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Emergency Alert System (EAS)

  • EAS is a national public warning system that requires broadcasters to provide communications capability to the President to address the American public during a National emergency.
  • The system also may be used by state and local authorities to deliver important emergency information such as AMBER alerts and weather information targeted to a specific area

"Next Generation" EAS

Common Alerting Protocol (CAP)

  • FEMA is the administrating body of CAP
  • All EAS broadcasting agents will be required to be CAP compliant within 180 days after FEMA adopts CAP. In order for CAP to function properly a hardware device, specifically a “CAP decoder”, will be required.
  • FEMA is not expected to adopt CAP until at least the fall of 2008.


MyStateUSA interoperability services make it possible to notify:
  • wireless devices
  • trigger the EAS
  • Sirens
  • tone alert radios
  • fire and police phones
  • telephone text-to-speech
  • data services

MyStateUSA Cellular Broadcast

MyStateUSA MyStateUSA interoperability services make it possible to notify:
  • Wisconsin is pioneering the cell broadcast capability of MSUSA.
  • Message originated with an authorized user of MSUSA, sent via the web to MSUSA servers to “CELLCAST”, who “takes the text message to the next level”.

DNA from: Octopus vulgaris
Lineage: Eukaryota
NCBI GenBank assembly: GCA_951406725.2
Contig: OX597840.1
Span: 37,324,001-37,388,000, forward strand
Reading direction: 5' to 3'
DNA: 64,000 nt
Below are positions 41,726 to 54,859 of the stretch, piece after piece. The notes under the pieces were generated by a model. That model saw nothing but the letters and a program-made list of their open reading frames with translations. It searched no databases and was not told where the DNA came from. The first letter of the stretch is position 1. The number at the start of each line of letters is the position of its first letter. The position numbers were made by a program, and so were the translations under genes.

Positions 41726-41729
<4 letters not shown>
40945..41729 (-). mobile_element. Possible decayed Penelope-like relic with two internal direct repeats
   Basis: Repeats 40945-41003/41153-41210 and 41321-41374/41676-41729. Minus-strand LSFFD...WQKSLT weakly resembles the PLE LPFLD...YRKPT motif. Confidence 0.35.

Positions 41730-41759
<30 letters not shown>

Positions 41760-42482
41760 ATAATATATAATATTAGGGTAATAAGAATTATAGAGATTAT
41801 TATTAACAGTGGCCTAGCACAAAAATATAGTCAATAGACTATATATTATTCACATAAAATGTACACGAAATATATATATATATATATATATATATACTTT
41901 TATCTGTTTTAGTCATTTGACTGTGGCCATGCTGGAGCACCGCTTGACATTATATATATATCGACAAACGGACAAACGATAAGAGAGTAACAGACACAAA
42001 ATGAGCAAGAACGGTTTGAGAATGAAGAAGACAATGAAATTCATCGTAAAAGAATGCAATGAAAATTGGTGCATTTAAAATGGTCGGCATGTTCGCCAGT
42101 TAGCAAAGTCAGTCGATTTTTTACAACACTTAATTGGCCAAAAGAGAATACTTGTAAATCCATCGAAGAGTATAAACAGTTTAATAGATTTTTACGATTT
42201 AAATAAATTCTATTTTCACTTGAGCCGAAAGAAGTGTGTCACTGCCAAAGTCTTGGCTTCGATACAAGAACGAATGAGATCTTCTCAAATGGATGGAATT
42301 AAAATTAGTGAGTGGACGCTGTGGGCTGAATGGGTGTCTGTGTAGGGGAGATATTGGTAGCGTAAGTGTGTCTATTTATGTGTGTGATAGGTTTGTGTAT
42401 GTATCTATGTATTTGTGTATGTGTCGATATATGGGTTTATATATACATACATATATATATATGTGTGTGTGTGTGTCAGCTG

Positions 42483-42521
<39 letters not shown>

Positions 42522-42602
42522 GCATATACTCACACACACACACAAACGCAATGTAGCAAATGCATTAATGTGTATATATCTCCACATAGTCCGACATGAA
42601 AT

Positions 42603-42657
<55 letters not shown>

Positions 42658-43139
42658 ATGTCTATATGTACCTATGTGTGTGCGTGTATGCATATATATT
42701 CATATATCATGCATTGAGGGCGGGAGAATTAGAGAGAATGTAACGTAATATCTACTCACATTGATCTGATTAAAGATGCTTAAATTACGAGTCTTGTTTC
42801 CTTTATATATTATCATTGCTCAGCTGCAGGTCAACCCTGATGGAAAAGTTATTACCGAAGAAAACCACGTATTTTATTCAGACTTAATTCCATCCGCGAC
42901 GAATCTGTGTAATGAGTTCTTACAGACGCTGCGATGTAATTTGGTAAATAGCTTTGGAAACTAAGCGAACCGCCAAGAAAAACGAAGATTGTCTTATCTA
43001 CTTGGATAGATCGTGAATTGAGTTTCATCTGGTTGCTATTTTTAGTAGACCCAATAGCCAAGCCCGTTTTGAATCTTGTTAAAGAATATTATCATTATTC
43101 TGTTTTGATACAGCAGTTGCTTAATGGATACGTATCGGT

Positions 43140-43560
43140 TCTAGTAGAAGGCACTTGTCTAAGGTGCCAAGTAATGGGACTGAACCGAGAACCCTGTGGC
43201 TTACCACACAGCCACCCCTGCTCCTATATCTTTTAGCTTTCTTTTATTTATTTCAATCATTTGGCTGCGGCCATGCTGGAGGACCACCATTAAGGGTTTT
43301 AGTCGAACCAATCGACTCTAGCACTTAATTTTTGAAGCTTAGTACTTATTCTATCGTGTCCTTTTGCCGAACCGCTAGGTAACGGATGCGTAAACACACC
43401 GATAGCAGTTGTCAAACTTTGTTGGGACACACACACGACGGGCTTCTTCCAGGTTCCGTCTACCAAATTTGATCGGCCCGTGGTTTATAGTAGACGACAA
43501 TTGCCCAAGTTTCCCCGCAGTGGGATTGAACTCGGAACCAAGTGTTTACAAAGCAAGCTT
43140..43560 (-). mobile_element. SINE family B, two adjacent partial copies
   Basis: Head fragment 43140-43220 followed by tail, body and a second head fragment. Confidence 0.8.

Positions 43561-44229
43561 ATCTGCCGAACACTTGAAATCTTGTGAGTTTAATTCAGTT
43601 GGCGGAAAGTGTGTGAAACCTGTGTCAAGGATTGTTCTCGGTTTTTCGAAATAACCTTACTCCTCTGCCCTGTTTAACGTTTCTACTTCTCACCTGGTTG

• Uses existing dedicated channel (921) in all cell phones, both domestic and international and sends the message simultaneously via “Einstein Wireless” network. The effect is to have all phones be contacted at once vs. one at a time. Note: The ability to broadcast is carrier dependent.
  • How CellCast Messaging Works: On MSUSA website the user can input FIPS (Federal Information Processing Standards) codes or use the map function to draw a circle or polygon around the area to be notified. The message is then sent the cell towers in the designated area and any phone in that area will be notified. The nature of the message itself is “very intrusive”. It will essentially override any call in progress and will leave a message. The message does have an expiration element to it.

Traditional Emergency Alert System (EAS)